On The Trail: Anadromous countdown

Wednesday, June 14, 2017

As the spectacular strawberry moon wanes in the midnight sky, the sweet scent of wild rose fills the meadow, pink weigelas are in full, fragrant bloom, and mock oranges are opening their buds to white blossoms, adding another subtle dimension of spring sweetness.

Yes, signs abound of a slow spring transitioning into summer, including a slowdown of anadromous-fish runs up the Connecticut River basin, to be expected this time of year. Numbers released on Tuesday morning, when the lift on Holyoke’s Barrett Fishway was closed due to high, turbulent river flow, indicate it has been a great year for the annual American shad run, and a surprising yet largely insignificant season for Atlantic-salmon migration.

On Tuesday, the river temperature was still low for this time of year, lingering just under 65, which is a bit surprising given the hot days and warm nights for three or four days beginning over the weekend. The wild card in the formula is the water volume of water in the Connecticut, which is taking substantial runoff from heavy rains up and down the watershed. Once the river settles down, the water temperature should rapidly rise, with sunny days and warm nights forecast through today. Then it looks like extended wet, overcast weather is on the way, which could delay shad spawning if the river remains under 68 or so degrees.

There was no word from Connecticut River Coordinator Ken Sprankle by Wednesday evening, so it’s likely there was no change continued shutdown of the Holyoke lift. When you have tracked these annual anadromous fish runs as long as I have, you learn to expect reliable patterns coming down the stretch. It’s all water-temperature driven. Once the river reaches shad-spawning temps, the shad run halts and the shad begin selecting spawning lairs, unaffected from that point forward by water-temperature-reducing rains.

So, take it to the bank: come hell or high water, the most-recent shad-passage numbers through Holyoke (505,580) do not figure to grow much. That said, 505,000-plus through that traditional counting station is a big number by recent standards; in fact, the highest total since 721,000-plus in 1992. That number is obviously out of reach, but it’s not out of the question that we’ll approach or even pass the other two top-three runs through Holyoke, 528,000-plus in 1983 and 523,000-plus in 1991. It probably won’t happen but definitely could with a heavy dense pulse of fish passing the day the lift opens.

It seems overall that things are looking up in recent years on the shad front, and recreational anglers are the beneficiaries. Word has it that the fishing at Holyoke, Turners Falls and points in between has been awesome, and probably still is today at sites like Rock Dam in Montague City. That’ll all stop rapidly as soon as the spawning ritual begins. Shad running to upstream spawning lairs are likely to strike shiny, colorful attractant lures out of surly aggression, and have a lot of current-aided fight in them once the hook is set and the battle ensues. That’s what brings out anglers in droves.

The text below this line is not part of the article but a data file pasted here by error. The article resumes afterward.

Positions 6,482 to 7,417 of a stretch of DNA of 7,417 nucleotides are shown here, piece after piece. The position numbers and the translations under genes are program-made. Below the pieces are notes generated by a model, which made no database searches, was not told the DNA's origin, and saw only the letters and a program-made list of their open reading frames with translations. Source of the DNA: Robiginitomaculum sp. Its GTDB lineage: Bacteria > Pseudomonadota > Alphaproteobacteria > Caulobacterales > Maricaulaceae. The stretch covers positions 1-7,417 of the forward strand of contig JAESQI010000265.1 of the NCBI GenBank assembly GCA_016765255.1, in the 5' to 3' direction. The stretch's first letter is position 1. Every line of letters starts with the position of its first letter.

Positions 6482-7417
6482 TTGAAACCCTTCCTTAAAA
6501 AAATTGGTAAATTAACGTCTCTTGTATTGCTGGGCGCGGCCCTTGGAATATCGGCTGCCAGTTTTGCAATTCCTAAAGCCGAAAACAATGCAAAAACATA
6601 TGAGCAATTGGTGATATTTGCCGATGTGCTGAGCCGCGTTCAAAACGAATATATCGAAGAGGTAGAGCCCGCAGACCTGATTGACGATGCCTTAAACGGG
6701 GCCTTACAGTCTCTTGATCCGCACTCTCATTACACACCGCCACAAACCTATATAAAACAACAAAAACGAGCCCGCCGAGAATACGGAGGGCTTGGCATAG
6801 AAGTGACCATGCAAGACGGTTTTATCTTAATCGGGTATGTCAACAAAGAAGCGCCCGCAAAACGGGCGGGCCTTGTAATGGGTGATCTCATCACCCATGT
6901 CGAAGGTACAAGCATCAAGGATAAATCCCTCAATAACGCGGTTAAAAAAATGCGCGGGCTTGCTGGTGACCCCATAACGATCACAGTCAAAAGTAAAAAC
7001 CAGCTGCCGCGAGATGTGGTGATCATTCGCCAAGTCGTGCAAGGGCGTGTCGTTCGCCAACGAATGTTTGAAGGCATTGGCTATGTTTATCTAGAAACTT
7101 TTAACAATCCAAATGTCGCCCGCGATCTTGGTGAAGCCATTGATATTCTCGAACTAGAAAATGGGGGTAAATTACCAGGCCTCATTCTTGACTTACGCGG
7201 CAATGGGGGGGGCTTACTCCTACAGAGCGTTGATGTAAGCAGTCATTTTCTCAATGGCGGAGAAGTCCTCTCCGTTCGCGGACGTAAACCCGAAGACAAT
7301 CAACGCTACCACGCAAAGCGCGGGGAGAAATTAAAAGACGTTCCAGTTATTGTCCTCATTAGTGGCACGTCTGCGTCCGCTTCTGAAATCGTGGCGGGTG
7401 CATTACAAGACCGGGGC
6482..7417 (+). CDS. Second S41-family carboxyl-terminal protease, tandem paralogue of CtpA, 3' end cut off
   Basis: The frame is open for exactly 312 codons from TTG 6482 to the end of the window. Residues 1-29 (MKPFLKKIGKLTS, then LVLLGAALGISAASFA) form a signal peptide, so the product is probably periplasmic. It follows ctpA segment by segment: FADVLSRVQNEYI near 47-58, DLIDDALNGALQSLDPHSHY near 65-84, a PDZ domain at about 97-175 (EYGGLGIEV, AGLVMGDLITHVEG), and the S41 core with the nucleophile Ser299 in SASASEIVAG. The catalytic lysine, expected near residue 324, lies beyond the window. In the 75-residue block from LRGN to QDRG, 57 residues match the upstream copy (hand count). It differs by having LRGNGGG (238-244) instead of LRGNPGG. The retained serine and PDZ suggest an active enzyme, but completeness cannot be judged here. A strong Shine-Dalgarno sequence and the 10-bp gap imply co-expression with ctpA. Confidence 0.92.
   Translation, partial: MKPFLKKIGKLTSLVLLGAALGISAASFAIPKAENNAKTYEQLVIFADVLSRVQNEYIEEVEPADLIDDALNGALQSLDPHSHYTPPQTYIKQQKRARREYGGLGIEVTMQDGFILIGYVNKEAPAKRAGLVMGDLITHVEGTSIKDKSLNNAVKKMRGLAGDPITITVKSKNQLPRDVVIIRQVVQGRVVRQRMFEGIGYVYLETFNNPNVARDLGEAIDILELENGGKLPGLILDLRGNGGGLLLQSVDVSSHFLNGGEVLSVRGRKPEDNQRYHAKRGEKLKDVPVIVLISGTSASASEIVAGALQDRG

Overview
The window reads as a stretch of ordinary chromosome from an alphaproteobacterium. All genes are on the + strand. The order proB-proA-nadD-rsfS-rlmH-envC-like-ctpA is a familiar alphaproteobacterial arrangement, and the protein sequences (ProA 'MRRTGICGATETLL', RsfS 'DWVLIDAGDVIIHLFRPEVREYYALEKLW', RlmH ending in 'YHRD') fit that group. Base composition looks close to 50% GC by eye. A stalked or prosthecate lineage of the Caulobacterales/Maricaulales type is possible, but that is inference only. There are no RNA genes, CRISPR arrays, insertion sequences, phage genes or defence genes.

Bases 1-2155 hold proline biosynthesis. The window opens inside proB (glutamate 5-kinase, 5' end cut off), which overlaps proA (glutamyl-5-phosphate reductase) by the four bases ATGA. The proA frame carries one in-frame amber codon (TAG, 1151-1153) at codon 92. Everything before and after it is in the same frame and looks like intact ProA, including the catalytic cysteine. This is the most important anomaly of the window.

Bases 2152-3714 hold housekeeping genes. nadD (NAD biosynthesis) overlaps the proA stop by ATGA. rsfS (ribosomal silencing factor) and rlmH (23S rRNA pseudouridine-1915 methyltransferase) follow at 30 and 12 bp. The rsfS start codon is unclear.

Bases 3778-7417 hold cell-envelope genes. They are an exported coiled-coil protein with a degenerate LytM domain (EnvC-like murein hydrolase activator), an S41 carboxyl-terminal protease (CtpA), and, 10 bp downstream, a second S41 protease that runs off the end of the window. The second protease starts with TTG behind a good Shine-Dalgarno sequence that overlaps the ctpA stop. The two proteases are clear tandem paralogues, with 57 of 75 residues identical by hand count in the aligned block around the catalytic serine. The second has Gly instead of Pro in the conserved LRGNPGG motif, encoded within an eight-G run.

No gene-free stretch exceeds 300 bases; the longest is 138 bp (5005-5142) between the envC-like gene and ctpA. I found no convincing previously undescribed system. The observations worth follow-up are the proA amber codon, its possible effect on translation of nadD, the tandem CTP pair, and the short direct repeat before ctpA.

Big shad weigh seven to 10 pounds. The average is probably more like three to five. Many folks ask if they’re good eating, and the answer is, yes, if you know how to prepare them. Boney and labor intensive to remove the scales, I have sampled smoked, canned shad as finger food that’s excellent with crackers or mixed into noodles and rice. Taste it and you’d think it’s salmon but is of a whitish-brown hue, not pink. The best I ever tasted was prepared by South Deerfield native Tony Plaza, a well-known high school basketball official from Hatfield, not to mention an avid fisherman in his day. I attended a couple of sportsmen’s functions at which his smoked shad laid out on a large platter was a hit on the hors d’oeuvres-table.

The shad counts through Turners Falls and Vernon, Vt., are not even worth reporting because they’re so dated. The last report through the Powertown was 28,500-plus on June 2. The last Vernon report showed 10,600-plus had passed, through May 26.

As for salmon, well, thus far 14 have been counted in the river system, almost three times last year’s figure of five. Eight of those fish were counted passing Holyoke. The rest were tracked on the Salmon (1) and Farmington (1) rivers in Connecticut and the Westfield River (4) here in the Pioneer Valley. One salmon has been monitored passing Turners Falls, and two have been seen passing Vernon.

The only other number that sticks out on Tuesday morning’s report is the lamprey eel count, which stood at a paltry 14,793, less than half of last year’s average total of 36,914. Not that anyone fishing the river misses the orange-colored eels swimming between their waders, but there was a day when many more migrated up the river. The modern-era record is 97,000-plus in 1998. The 42-year mean is 33,540.

Recorder sports editor Gary Sanderson is a senior-active member of the outdoor-writers associations of America and New England. Blog: www.tavernfare.com. Email: gsand53@outlook.com.